Saturday, January 23, 2016

You Need Not Intervene Till You Expect You Were Sold Out

Ziani Homeowners Assoc. v. Brookfield Ziani LLC, No. G050284 (D4d3 Dec. 22, 2015)

Some condo owners sought to intervene in a construction defect litigation between their HOA and the condo developer. The trial court denied their motion as untimely because two years had passed since the complaint was filed. But even if its not clearly spelled out in the California case law (till now) that’s not the standard. California’s intervention statute, Code of Civil Procedure § 387 was somewhat modeled on Federal Rule of Civil Procedure 24. So the court relies on a body of analogous—and more of less uniform—federal authority to say that the intervention clock shouldn’t start running until interveners know or at least should have known that their interests weren’t being adequately represented by the current parties. Because the trial court incorrectly decided that the clock started ticking on the date of filing, the court reversed and remanded for timeliness findings based on the correct standard.

Reversed and remanded.

Wednesday, January 20, 2016

Turtles All the Way Down

Unifund v. Dear, No. APP1400181 (Riverside App. Div. Dec. 21, 2015)

So this is one of those collections cases like they talked about on a pretty interesting This American Life where a debt collector buys a debt to enforce it needs to prove that it is a rightful assignee and that the debt records are real. As Ira and crew explained, the collectors in these cases are often unprepared to come up with the goods when the evidence is put to the test. But not in this case, or so says the court. But this one seems to whiff of a hearsay issue.

Saturday, January 16, 2016

More Sport in State Court

Mitchell v. Superior Court, No. B264143 (D2d4 Dec. 22, 2015)

Defendant in a PI case moved in limine to exclude witnesses who were not disclosed in Plaintiff’s interrogatory responses, which the trial court granted. Problem is, the relevant interrogatory (Form Rog. 12.1) calls only for the disclosure of witnesses to the accident and not to witnesses to Plaintiff’s post-accident disabilities, which is what the witnesses here were apparently expected to testify about. So the court of appeal grants a writ. 

Thursday, January 14, 2016

Protective Order End-Around

Caldecott v. Superior Court, No. G051917 (D4d3 Dec. 18, 2015)

This is mostly a Public Records Act case, but it does make an interesting point about civil procedure. It also provides a useful tactical option. Plaintiff got some hot docs in discovery. He wants to publicly disclose them to blow the whistle on defendant, a school board. But he can’t because there’s a protective order limiting their use to the litigation. So he serves a PRA demand on the District, in order to obtain the docs outside of discovery. The court here holds that’s fine. The identity of the requester or his motives has no bearing on a PRA request. Either the docs are subject to an exemption or they aren’t. That a requester might intend to publicly disseminate the documents is not a legitimate reason to refuse to produce them. Indeed, that is the whole point of the PRA.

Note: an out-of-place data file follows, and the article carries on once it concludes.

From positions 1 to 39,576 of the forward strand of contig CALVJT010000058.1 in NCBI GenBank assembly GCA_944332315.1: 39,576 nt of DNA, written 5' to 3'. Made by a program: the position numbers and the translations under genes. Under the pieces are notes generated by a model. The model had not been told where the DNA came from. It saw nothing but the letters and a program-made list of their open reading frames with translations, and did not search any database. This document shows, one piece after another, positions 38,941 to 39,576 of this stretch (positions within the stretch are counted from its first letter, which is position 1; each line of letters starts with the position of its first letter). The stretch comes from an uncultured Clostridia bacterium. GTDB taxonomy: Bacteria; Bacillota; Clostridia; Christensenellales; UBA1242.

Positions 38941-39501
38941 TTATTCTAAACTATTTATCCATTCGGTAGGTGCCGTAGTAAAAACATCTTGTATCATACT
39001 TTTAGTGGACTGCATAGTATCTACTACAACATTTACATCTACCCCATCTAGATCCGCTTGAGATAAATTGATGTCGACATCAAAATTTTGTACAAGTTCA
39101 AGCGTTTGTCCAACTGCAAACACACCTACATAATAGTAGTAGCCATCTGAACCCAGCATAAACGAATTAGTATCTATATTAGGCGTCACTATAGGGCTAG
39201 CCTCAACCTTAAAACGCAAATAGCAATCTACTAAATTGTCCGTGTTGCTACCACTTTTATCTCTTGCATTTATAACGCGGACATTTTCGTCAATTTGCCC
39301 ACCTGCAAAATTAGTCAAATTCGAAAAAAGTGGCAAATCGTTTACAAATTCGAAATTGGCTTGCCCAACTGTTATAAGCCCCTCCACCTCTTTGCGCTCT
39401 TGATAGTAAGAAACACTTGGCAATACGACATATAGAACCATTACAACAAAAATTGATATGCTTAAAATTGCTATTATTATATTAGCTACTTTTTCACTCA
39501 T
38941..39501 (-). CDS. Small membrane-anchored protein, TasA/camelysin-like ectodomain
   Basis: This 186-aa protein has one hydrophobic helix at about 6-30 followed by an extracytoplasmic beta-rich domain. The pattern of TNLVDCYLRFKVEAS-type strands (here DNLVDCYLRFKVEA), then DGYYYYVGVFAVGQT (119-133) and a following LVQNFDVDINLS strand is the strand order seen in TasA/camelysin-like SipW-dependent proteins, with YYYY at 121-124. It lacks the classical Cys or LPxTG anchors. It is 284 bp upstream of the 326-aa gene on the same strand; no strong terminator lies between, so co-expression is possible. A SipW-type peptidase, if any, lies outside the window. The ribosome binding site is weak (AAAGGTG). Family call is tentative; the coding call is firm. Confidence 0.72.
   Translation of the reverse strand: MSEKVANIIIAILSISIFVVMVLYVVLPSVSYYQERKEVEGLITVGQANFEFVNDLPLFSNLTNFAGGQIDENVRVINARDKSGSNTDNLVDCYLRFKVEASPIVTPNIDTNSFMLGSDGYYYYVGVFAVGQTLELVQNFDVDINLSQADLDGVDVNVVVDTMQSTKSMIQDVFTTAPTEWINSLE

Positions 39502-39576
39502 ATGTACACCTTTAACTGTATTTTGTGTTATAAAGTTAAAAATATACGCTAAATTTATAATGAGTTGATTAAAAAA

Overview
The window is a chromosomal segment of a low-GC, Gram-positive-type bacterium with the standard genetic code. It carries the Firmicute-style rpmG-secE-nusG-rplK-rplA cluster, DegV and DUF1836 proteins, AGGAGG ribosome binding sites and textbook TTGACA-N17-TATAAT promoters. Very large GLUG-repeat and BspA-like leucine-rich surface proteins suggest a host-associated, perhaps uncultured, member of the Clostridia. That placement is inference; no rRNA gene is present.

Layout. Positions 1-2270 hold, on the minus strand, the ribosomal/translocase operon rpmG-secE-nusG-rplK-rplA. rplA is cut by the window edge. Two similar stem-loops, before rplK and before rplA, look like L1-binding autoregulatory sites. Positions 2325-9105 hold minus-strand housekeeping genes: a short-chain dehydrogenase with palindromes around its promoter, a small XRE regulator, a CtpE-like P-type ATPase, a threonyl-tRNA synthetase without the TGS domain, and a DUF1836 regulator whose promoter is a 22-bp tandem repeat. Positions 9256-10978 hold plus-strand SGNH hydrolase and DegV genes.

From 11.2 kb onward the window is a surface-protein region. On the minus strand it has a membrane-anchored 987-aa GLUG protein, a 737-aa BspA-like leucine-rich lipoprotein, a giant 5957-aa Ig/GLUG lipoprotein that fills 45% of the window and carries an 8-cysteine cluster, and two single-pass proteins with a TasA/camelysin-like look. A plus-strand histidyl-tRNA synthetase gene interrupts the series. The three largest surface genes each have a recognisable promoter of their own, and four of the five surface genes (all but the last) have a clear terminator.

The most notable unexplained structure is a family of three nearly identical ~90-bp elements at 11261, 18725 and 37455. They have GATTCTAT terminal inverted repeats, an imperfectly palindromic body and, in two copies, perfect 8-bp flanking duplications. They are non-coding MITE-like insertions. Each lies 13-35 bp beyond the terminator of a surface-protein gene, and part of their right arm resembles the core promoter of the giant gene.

Writ granted.

Tuesday, January 12, 2016

Plaintiff's Parents Are Not an Appropirate Subject of a Mental Health Exam

Roe v. Superior Court, No. H042060 (D6 Dec. 18, 2015)

Plaintiff is a minor who alleges he was sexually abused by another kid at school. He sued the school and various school employees for failing to protect him. Because Plaintiff’s mental health was in issue, the school sought to have him submit to a mental heath examination under Code of Civil Procedure § 2032.020. But they also sought an order permitting their expert to interview Plaintiff
s parents as part of the examination.

That doesn’t work. When mental state is in issue, § 2032.020 permits a court to order a mental examination of any of three categories of people: parties, their agents, and persons under their custody or legal control. It notably does not include parties’ parents or guardians. So while it might be a standard professional practice for a psychologist to interview parents as part of examining an allegedly abused minor, the Discovery Act doesn’t provide for it, and the trial court shouldn’t have permitted it here.

The trial court did not err, however, in ordering that the defendant’s experts needed only to provide written reports of their examinations, without turning over the raw testing batteries they employed. While § 2032.610 requires an expert to produce the “results of all tests made,” no authority supports the proposition that it requires the production of raw data. And in any event, because the trial court made clear that it would consider ordering further discovery if the reports were insufficient, writ relief on the point wasn’t ripe at this point in the case.